08 Feb 2014

In Clojure, the reader-literal #inst reads & writes java.util.Dates. For instance:

(type #inst "2014-02-06T00:00:00Z") ;=> java.util.Date

(pr-str (java.util.Date.)) ;=> #inst "2014-02-08T15:54:49.949-00:00"

But it’s possible to replace that behaviour to read and write Joda time instances. Here’s how:

DISCLAIMER This may be a terrible idea. In fact it probably is. Go away, unless you enjoy standing in the middle of a thunderstorm cackling, “It’s Alive! It’s Alive!”

Still with me? That’s the spirit!

First you’ll need clj-time. Add this to your project.clj’s :dependencies:

[clj-time "0.6.0"]

Second To get Clojure to read #insts as org.joda.time.DateTime classes, add this to src/data_readers.clj:

{inst clj-time.format/parse}

That just switches out the function that turns strings into date objects. Restart your REPL session to pick that up.

Third You’ll need to implement a printing method, so that the classes are written as #inst-tagged strings:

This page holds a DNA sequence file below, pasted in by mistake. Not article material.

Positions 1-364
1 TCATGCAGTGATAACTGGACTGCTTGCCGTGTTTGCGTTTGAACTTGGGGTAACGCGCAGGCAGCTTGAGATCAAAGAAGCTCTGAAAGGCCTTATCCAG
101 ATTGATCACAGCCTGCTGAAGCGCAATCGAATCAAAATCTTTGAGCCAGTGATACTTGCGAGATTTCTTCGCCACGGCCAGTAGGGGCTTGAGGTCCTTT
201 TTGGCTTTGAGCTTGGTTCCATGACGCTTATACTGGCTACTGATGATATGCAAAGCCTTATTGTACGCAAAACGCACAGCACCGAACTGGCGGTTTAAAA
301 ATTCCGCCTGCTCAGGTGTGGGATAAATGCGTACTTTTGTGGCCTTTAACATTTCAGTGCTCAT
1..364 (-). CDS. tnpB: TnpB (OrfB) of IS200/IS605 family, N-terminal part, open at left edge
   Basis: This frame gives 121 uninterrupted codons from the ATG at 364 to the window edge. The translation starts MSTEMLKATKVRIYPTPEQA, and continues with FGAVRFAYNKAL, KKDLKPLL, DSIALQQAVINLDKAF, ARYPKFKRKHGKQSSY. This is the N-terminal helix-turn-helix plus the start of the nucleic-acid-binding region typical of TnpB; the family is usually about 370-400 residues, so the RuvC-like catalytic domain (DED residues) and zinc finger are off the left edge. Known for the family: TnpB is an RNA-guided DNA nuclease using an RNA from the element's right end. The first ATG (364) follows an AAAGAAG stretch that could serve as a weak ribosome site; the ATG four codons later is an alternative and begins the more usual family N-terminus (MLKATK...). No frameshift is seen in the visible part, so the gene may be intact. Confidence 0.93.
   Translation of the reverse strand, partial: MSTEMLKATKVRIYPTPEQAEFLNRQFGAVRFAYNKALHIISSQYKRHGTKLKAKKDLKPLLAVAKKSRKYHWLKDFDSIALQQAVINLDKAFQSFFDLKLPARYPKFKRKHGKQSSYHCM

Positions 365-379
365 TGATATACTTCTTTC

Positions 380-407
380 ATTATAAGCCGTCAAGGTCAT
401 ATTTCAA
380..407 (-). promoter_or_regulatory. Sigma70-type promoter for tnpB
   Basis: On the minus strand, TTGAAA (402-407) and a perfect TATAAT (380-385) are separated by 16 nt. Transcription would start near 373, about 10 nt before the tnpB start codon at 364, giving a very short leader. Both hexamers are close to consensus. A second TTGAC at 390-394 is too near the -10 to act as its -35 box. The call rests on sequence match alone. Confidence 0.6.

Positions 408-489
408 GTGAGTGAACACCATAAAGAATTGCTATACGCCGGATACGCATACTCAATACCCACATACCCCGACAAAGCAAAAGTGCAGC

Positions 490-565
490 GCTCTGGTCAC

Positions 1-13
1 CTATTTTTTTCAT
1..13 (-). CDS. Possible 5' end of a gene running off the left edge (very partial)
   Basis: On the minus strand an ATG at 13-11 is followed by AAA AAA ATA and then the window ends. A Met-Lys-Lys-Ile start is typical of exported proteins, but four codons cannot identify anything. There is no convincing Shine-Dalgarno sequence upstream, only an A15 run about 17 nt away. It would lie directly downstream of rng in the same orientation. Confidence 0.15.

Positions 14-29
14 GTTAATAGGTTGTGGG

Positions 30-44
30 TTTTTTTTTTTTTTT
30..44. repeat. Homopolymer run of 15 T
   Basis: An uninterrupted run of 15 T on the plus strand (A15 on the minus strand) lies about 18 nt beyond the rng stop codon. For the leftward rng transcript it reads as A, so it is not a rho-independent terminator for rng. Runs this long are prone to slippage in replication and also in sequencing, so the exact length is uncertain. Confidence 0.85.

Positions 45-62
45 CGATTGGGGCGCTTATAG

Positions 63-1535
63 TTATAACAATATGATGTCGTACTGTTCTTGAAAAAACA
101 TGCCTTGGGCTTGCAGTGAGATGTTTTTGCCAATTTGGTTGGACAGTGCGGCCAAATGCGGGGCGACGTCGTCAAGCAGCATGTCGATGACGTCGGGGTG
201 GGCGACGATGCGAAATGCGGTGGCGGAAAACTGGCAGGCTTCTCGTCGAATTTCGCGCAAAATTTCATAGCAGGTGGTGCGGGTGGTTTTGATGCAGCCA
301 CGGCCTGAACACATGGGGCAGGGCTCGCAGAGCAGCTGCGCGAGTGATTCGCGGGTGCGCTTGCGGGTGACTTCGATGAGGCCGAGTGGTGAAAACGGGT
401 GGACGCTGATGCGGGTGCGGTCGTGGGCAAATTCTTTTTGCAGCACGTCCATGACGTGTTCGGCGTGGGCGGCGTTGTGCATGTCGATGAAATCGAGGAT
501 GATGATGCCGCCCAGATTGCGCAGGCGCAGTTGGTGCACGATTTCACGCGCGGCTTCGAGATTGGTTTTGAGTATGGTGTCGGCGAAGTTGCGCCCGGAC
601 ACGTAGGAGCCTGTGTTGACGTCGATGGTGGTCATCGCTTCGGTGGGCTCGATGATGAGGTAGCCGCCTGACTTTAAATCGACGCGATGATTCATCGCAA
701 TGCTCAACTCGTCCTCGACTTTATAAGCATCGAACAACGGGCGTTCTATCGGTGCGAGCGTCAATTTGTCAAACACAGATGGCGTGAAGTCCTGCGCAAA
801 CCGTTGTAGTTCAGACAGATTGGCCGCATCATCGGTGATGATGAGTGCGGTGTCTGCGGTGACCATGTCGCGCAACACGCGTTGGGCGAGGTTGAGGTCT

(defmethod print-dup org.joda.time.DateTime
    [o writer]
    (.write writer (format "#inst \"%s\"" o)))

Make sure that code’s been imported into any namespace where you want this to work. Now you can say:

  {:start #inst "2014-02-06T00:00:00.000-00:00"
   :end #inst "2014-02-06T02:00:00.000-00:00"}

And get a map whose values are Joda DateTime objects.

As I say, this is probably a bad idea. It’ll unexpectedly break things for people. But it’s a fun hack anyway, so I thought I’d record it.

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